Expectancy-Value-Cost Scale (EVC)

General Information on the Measure
Purpose of the measure

The Expectancy-Value-Cost Scale (EVC) is a 10-item self-report survey designed to measure student motivation in math and science classrooms. It can be used by researchers to study motivation or the effectiveness of classroom interventions or by teachers to tailor classroom instruction.

Main constructs measured

Intrapersonal competencies

Applicable grade levels

Middle school

Publication year for the most recent version

2014

Year originally developed

2014

Related measures
Measure Administration
Respondent

Student

Method of administration

Paper/Pencil

Number of items

10

Item format

Six-point Likert-type scale

Administration time

Five minutes

Available languages

English

Fee for use Free and publicly available
Credentials required for administration

None

Scoring
Overall score reporting

No overall scores are reported.

Subscore reporting

There are three subscores:

  • Expectancy
  • Value
  • Cost
Scoring procedures

The measure is self-scored.

Interpretive information

No information is available in the references reviewed.

Evidence of Technical Quality
Populations for which technical quality evidence has been collected

Evidence was collected from students at a diverse middle school in the southeastern region of the United States (N=401).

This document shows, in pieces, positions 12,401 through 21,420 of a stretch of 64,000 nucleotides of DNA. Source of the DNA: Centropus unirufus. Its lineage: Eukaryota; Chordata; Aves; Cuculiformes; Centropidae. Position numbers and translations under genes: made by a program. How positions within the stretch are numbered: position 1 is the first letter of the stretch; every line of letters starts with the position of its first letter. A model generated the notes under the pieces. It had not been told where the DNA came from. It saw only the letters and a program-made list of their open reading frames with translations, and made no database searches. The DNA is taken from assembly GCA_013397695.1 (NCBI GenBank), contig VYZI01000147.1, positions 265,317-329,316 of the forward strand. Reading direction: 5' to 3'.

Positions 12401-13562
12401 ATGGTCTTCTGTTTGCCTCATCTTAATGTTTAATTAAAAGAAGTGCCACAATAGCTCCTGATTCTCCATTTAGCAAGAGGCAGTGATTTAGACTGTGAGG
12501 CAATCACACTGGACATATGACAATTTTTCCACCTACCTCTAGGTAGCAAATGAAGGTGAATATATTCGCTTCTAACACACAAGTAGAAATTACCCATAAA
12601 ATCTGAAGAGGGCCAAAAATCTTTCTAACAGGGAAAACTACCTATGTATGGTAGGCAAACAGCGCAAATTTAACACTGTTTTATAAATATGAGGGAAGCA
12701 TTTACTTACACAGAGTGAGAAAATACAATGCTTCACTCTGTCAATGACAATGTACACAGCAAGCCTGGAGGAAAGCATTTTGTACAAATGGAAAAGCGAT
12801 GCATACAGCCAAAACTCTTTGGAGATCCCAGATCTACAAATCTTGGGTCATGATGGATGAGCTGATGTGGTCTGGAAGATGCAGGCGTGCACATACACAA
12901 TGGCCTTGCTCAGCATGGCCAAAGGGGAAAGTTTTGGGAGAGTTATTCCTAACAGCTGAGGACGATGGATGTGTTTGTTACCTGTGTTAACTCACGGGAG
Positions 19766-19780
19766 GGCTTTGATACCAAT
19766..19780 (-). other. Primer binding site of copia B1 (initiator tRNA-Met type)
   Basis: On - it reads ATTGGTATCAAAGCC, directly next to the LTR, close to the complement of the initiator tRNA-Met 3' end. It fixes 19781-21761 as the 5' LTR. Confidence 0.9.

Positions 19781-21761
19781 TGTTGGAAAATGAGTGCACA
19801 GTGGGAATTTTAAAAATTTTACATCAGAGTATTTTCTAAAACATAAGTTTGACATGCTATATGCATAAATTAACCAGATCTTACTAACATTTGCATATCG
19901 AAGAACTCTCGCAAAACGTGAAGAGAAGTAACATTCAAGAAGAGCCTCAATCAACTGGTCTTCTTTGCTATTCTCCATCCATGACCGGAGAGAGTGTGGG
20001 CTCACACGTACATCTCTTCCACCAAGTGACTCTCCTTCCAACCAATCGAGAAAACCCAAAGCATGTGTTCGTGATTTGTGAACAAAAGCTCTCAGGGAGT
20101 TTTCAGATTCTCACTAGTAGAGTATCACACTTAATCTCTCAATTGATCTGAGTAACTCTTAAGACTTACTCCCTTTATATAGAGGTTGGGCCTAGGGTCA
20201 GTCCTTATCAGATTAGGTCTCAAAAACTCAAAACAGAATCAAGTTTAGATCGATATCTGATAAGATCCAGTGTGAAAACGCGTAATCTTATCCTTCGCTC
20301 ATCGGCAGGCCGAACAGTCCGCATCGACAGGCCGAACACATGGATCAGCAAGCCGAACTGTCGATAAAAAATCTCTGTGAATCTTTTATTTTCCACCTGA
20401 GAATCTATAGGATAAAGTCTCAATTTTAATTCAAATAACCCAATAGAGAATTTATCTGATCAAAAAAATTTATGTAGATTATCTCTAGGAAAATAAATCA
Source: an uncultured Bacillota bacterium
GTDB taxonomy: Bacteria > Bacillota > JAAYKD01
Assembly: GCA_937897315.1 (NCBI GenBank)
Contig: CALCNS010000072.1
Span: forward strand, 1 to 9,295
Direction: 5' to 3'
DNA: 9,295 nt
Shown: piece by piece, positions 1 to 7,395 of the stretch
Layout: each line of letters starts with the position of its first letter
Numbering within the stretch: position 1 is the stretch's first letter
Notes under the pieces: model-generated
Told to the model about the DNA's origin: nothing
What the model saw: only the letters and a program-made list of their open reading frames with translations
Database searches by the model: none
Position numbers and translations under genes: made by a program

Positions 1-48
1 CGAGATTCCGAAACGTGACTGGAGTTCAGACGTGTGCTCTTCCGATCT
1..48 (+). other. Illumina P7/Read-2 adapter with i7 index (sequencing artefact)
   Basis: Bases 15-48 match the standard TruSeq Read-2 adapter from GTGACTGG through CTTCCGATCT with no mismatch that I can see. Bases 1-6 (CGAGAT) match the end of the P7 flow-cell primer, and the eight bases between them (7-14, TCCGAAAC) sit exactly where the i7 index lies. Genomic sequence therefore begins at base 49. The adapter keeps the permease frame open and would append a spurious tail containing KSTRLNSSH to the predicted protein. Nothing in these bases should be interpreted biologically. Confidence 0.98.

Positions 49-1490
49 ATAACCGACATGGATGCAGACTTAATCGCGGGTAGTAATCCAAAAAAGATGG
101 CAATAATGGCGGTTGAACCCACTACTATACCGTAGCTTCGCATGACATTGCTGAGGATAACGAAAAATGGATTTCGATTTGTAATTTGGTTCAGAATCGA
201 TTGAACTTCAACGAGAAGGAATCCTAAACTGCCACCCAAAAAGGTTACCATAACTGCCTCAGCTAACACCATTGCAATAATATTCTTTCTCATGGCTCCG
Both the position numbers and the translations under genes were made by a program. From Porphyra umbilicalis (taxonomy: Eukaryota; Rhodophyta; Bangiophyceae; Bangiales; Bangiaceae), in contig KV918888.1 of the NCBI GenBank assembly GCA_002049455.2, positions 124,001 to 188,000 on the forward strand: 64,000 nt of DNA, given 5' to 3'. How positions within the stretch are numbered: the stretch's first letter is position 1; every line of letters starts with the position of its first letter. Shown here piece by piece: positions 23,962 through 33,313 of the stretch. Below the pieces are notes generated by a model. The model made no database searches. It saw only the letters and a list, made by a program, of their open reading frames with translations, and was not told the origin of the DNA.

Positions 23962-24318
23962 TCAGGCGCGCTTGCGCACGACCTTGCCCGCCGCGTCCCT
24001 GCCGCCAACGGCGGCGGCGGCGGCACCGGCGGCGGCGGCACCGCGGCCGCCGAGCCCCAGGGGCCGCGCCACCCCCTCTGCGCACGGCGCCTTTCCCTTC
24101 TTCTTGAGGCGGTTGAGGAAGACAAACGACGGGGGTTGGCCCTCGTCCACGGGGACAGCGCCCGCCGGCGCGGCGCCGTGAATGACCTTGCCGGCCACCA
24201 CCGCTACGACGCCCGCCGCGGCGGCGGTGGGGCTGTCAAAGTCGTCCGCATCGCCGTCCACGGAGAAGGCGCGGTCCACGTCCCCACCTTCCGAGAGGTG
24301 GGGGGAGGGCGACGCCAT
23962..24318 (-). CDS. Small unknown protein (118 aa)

Reliability evidence

The internal consistency estimates (coefficient omega) were calculated separately for math and science classrooms. In math, estimates ranged from 0.84 to 0.88, and in science, from 0.87 to 0.88. Test-retest reliabilities (estimated from longitudinal invariance models) ranged from 0.074 to 0.82 in math and 0.62 to 0.73 in science (Kosovich et al., 2014).

Validity evidence
Evidence based on content
No information is available in the references reviewed.
Evidence based on response processes
No information is available in the references reviewed.
Evidence based on internal structure
Confirmatory factor analysis was used to justify the three-factor structure corresponding to the expectancy, value, and cost domains. There was some evidence of measurement non-invariance by gender (Kosovich et al., 2014).
Evidence based on relations with other variables
EVC subscale scores correlated with math and science achievement (Kosovich et al., 2014).
Locating the Measure
Obtaining a copy of the measure doi.org
References

Kosovich, Jeff J., Chris S. Hulleman, Kenneth E. Barron, and Steve Getty, "A practical measure of student motivation: Establishing validity evidence for the expectancy-value-cost scale in middle school," The Journal of Early Adolescence, Vol. 35, No. 5-6, 2015, pp. 790–816.

Notes

Measure summary updated October 3, 2018.